With no Serie A this weekend to occupy ourselves with, we cannot help but reflect on why: the untimely death of Piermario Morosini. A young, seemingly healthy 25 year-old playing football collapsed on the field from an apparent heart attack. And he was not the first. Despite grueling medical testing and daily fitness regimes, a very strict and healthy diet, and the regular care of fitness and medical experts, tragedy still strikes on the pitch. Are we doing something wrong? Or are we doing all we realistically can do?
After the recent collapse of Fabrice Muamba, who is considered incredibly lucky to have survived his episode, many in England discussed the issue of more intense heart screenings. The typical medical screenings can find a lot of problems, and there are those who are not permitted to play professional football for existing conditions. But small heart defects such as Muamba’s and Cassano’s go undetected without very invasive tests that require sedation. These tests are not considered affordable or practical to give to every player, and are still not 100% foolproof in their ability to detect flaws.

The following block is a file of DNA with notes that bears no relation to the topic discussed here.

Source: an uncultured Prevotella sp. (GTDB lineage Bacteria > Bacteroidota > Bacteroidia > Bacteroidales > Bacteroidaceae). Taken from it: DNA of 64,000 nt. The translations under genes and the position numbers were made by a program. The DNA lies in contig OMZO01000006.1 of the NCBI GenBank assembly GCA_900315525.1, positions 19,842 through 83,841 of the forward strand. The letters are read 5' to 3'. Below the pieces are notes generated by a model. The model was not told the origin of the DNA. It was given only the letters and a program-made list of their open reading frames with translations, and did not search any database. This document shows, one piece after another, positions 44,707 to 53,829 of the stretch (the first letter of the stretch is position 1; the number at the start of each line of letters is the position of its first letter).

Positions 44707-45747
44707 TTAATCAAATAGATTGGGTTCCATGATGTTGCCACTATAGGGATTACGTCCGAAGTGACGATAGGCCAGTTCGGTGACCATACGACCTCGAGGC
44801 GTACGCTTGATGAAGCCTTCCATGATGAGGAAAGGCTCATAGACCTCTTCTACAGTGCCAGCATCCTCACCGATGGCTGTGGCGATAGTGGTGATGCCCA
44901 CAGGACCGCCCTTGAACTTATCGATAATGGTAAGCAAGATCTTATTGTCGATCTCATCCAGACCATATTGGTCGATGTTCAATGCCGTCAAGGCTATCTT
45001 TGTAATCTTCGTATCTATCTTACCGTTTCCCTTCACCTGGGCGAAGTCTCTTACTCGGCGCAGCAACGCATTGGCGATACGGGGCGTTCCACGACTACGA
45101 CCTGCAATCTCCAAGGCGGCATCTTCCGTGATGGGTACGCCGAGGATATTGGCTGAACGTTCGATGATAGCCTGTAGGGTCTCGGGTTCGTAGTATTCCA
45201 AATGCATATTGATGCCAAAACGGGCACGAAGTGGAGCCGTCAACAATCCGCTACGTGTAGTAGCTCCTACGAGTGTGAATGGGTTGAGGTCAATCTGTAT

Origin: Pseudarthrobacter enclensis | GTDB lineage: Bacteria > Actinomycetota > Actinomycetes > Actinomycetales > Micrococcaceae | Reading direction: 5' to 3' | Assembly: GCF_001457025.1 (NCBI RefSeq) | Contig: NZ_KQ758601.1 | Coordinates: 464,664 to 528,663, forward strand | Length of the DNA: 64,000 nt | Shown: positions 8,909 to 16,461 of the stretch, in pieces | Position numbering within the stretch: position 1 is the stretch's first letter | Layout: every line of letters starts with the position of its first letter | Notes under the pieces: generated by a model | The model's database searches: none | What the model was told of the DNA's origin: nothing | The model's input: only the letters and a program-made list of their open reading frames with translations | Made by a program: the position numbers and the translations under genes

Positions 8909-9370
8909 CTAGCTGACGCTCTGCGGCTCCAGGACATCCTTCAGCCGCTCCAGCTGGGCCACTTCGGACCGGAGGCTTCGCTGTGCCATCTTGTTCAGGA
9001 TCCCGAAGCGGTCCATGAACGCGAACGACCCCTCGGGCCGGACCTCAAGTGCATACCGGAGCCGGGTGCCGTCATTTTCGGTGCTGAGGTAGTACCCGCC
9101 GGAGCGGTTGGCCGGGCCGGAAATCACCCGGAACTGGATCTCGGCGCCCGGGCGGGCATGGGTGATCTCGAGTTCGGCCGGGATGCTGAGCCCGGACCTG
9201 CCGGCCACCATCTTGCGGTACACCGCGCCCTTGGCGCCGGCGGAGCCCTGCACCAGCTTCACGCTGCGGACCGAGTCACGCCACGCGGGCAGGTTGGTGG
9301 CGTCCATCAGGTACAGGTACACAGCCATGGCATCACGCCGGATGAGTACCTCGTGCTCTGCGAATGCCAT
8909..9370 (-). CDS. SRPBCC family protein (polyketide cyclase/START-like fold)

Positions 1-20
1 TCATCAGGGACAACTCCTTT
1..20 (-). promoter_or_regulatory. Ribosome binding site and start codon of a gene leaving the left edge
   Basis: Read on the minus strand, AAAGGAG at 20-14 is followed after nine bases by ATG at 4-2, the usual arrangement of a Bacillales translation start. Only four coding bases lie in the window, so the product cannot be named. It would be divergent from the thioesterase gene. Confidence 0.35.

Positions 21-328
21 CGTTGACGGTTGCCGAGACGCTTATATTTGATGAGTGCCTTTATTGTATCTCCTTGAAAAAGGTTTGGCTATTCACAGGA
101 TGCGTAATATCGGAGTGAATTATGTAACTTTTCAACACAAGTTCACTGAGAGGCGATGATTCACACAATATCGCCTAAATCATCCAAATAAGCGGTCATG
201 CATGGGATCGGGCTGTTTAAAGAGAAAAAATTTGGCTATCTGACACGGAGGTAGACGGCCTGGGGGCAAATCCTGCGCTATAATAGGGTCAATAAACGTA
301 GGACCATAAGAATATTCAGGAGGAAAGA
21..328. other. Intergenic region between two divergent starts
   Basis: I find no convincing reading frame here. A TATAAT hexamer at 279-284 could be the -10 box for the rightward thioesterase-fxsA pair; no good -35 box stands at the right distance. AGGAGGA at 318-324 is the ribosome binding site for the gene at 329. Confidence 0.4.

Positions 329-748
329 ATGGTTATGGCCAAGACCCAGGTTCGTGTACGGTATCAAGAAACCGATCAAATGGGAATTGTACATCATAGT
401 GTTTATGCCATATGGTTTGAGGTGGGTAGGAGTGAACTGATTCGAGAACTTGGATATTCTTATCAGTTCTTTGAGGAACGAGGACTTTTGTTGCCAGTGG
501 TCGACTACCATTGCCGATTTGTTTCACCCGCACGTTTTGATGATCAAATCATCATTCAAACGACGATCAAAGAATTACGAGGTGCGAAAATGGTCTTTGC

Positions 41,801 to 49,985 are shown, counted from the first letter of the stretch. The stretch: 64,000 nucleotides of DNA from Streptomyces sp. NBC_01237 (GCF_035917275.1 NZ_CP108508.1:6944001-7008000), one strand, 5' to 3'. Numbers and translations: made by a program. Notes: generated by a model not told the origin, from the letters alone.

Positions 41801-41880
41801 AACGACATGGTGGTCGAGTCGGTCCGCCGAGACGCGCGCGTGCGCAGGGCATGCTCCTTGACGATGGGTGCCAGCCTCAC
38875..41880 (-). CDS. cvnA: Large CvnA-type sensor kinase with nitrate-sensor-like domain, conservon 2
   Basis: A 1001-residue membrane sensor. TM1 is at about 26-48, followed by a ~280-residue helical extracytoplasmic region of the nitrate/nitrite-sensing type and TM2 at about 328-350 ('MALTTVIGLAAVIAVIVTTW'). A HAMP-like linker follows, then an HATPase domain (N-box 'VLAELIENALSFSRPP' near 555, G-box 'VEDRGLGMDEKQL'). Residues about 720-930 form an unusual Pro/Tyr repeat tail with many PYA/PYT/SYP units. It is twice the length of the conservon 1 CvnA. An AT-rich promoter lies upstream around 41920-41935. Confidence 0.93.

But can you put a price on even one life? Should every player have to undergo these procedures (which create other risks in and of themselves) so that the rare player’s life is saved? When you see someone like Morosini, who was not as lucky as some, it seems like the only option. But there are no statistics to say how many lives policy like this would actually save. Then there are those who believe that a person’s fate is already set, and not even medical intervention would prevent the tragedy.
Perhaps someone will find an affordable, viable procedure someday that is not so invasive, and this issue will no longer need discussion. But until then, feel free to take the poll and/or comment about Morosini or about the issue of more intensive heart screenings for football. Perhaps something positive will come out of this tragedy after all.
This post inspired by the tragic loss of Piermario Morosini.